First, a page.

Nov 15, 2017 / E-news, James Madison Legacy Project
Teachers met in Anchorage, Alaska, to participate in the James Madison Legacy Project (JMLP) professional development workshop. They learned strategies for teaching We the People: The Citizen and the Constitution to their students by role-playing a simulated congressional hearing and hearing from speakers, such as Alaska Supreme Court Justice Joel Bolger. “This workshop offers content and engagement. The interactive activities were very strong reinforcement of the material taught to the class,” said one JMLP teacher.
JMLP Teachers Role-Play a Mock Congressional Hearing
The teachers presented to their school board explaining the We the People program and its benefits to students. Teachers Minty Ruthford, Mary Ulroan, and Valeria Owrey, had their students become part of the presentation through a candy bar simulated congressional hearing. Each group of students picked a candy that they felt best represented the United States and presented to their class and three judges.
Students argued for a variety of candies. “Peanut M&M’s are red, green, brown, yellow and blue and this represents the diversity of America because there are so people from so many different backgrounds,” said one group. Another group argued for Hot Tamales because, “Hot Tamales are made in Pennsylvania just like America’s Declaration of Independence.”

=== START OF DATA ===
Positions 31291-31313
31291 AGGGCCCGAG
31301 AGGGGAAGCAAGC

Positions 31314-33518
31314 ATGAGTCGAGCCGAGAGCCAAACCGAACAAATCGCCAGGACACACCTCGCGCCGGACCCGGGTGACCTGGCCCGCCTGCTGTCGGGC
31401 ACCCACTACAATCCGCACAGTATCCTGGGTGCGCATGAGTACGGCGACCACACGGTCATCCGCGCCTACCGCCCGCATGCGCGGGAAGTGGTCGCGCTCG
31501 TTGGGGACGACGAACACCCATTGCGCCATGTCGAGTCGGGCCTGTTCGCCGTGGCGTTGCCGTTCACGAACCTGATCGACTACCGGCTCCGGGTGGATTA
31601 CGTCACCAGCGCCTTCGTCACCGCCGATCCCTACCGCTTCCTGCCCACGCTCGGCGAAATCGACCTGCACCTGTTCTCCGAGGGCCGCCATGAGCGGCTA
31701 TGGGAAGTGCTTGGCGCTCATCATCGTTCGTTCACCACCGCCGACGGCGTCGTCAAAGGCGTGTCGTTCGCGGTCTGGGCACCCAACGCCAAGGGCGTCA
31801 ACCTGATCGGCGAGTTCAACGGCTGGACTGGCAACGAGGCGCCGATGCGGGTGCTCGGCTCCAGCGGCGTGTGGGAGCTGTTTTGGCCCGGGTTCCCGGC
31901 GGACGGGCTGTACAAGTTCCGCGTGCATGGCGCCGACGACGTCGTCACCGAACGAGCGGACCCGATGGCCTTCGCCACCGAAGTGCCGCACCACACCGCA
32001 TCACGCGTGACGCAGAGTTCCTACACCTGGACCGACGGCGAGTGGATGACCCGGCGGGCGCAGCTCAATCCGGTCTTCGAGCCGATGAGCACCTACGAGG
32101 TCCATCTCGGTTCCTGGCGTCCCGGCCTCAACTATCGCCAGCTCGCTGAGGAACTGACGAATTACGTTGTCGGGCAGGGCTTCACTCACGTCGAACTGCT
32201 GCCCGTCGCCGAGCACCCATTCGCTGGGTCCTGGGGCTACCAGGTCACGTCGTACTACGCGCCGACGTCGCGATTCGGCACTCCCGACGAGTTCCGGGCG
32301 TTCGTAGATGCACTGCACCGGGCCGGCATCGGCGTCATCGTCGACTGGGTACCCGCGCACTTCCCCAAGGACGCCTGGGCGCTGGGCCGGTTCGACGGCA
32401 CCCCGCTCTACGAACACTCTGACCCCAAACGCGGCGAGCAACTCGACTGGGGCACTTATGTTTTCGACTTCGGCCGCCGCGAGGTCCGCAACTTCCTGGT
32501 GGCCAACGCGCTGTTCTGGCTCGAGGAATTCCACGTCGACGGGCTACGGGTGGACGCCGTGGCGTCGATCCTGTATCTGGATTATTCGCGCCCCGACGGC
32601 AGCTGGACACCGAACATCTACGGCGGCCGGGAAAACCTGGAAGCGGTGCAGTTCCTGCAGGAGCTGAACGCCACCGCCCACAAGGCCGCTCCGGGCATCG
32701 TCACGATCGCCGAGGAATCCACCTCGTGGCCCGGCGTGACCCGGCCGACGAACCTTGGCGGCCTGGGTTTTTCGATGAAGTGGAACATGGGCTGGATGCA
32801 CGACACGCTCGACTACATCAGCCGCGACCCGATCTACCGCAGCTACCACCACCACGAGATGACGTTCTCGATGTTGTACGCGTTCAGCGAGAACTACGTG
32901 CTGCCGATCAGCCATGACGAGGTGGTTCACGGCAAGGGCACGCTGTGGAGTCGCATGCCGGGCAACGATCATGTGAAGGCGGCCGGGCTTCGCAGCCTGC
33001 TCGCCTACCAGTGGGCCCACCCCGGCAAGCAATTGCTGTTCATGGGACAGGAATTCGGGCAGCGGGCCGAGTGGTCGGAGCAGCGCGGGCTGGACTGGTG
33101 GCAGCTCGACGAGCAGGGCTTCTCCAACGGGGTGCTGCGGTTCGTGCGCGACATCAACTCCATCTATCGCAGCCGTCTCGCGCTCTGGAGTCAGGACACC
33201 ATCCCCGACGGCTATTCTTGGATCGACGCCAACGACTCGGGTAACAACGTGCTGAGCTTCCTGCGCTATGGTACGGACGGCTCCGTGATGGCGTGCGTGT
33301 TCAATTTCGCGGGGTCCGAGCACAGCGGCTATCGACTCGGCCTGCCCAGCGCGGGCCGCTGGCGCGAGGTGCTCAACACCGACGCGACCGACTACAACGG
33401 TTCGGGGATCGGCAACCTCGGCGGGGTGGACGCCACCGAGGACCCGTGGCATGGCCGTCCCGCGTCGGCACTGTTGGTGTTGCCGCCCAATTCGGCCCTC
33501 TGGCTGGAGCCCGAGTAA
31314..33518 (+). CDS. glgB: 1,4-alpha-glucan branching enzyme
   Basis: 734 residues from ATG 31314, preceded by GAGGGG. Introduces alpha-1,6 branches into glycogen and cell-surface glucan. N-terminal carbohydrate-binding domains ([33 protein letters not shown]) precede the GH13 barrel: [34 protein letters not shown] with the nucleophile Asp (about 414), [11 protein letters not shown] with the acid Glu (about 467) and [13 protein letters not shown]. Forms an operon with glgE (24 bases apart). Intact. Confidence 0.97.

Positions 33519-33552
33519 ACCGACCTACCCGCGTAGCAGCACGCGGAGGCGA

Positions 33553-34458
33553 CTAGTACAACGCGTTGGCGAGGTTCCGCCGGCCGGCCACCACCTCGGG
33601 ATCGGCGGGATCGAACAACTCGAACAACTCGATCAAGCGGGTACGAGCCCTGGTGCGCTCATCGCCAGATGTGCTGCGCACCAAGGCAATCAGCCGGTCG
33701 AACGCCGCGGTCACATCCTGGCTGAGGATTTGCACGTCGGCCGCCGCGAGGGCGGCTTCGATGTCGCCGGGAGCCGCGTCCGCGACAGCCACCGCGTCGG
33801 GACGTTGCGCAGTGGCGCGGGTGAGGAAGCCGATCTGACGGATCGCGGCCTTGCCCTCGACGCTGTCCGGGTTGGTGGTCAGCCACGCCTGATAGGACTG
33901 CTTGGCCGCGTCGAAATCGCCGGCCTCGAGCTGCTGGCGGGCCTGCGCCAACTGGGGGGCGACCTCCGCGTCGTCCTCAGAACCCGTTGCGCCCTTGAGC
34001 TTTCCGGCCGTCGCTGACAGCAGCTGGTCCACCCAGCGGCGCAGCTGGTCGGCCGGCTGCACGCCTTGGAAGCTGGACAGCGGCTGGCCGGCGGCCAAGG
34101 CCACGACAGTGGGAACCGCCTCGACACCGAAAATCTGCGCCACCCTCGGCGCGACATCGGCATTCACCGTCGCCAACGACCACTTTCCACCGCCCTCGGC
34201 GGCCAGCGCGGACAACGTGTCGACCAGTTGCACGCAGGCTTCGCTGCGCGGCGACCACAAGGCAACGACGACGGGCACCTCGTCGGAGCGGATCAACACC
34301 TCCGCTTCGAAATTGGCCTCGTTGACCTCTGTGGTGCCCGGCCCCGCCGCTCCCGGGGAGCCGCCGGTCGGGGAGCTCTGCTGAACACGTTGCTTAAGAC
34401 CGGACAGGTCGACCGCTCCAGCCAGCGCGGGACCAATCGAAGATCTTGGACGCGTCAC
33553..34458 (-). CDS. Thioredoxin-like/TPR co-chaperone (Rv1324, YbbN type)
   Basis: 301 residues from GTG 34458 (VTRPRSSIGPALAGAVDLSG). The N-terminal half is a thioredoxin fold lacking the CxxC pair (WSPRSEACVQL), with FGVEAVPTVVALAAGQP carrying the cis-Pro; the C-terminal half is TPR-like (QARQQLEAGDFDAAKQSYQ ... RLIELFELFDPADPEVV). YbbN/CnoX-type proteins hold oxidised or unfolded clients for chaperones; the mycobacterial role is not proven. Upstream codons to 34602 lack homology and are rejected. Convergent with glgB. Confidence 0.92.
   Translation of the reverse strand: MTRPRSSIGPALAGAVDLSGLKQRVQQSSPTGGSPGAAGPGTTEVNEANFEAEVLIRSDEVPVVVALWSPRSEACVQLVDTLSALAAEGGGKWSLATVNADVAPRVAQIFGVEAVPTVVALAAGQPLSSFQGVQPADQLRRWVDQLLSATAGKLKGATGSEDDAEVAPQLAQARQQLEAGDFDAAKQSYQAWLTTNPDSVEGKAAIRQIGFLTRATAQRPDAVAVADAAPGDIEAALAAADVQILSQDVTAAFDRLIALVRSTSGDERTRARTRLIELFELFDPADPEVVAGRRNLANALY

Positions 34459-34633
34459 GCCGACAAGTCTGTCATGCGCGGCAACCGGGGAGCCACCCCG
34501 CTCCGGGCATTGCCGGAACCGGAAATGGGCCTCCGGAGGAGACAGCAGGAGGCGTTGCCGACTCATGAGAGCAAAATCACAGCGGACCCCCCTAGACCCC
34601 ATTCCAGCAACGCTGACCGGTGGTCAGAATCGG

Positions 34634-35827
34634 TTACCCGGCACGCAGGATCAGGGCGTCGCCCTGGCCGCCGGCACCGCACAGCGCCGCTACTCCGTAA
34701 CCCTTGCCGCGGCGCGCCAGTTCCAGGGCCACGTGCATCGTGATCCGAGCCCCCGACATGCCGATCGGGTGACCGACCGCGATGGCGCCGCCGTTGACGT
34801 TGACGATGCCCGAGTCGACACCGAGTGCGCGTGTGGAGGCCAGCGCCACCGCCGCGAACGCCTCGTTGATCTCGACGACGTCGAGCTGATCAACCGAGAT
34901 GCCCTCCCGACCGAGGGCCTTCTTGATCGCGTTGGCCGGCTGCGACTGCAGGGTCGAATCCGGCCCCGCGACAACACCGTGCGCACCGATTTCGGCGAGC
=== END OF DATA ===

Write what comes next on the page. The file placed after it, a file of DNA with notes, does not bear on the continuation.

As classrooms move from candy bar hearings to their real mock congressional hearings, Alaska’s JMLP teachers are confident that the We the People curriculum “gets kids to become more involved in their community and to practice their citizenship both inside the school and out.”
Jul 13, 2017 / E-news, James Madison Legacy Project
James Madison Legacy Project summer institutes are in full swing this summer, engaging teachers in civics-oriented professional development courses across the country. Our week-long workshops serve teachers from schools serving high-needs populations in the We the People curriculum that encourages civic engagement and an informed citizenry. These institutes are part of a larger initiative to enhance the knowledge and skills of civics and government teachers who are steadfast in promoting student achievement across the nation.
JMLP Florida Summer Institute participants in the Florida Legislature Committee Hearing Room where they conducted their simulated congressional hearing
JMLP sites provide either the traditional We the People: The Citizen and the Constitution professional development course or the Center’s new blended-learning variation of the traditional model. This new blended model provides participants with an interactive online course facilitated by educators trained in the curriculum.
Participants interact with lawyers, judges, state and local representatives, and professors of law, history, and political science who provide expert knowledge to our teacher/students. These guest speakers bring context and real-life experiences in their respective fields to make the content even more engaging. In Florida, for instance, participants worked with Justice Lawson of the Florida Supreme Court and regional directors for Senators Marco Rubio and Bill Nelson. One group of JMLP teachers in Virginia visited James Madison’s Montpelier, a plantation house of the Madison family to see colonial history up-close and outside of the classroom.
JMLP VA-MD-DC-WV Summer Institute visiting the Montpelier grounds in Virginia
The blended model also includes videos featuring experts from across the country discussing topics that correlate with the We the People curriculum. All of the summer institutes conclude with a simulated congressional hearing where teachers work in teams to research and prepare testimonials about a unit of the textbook. They answer questions related to their assigned topics, displaying the knowledge and critical thinking skills that they have developed through the summer institute.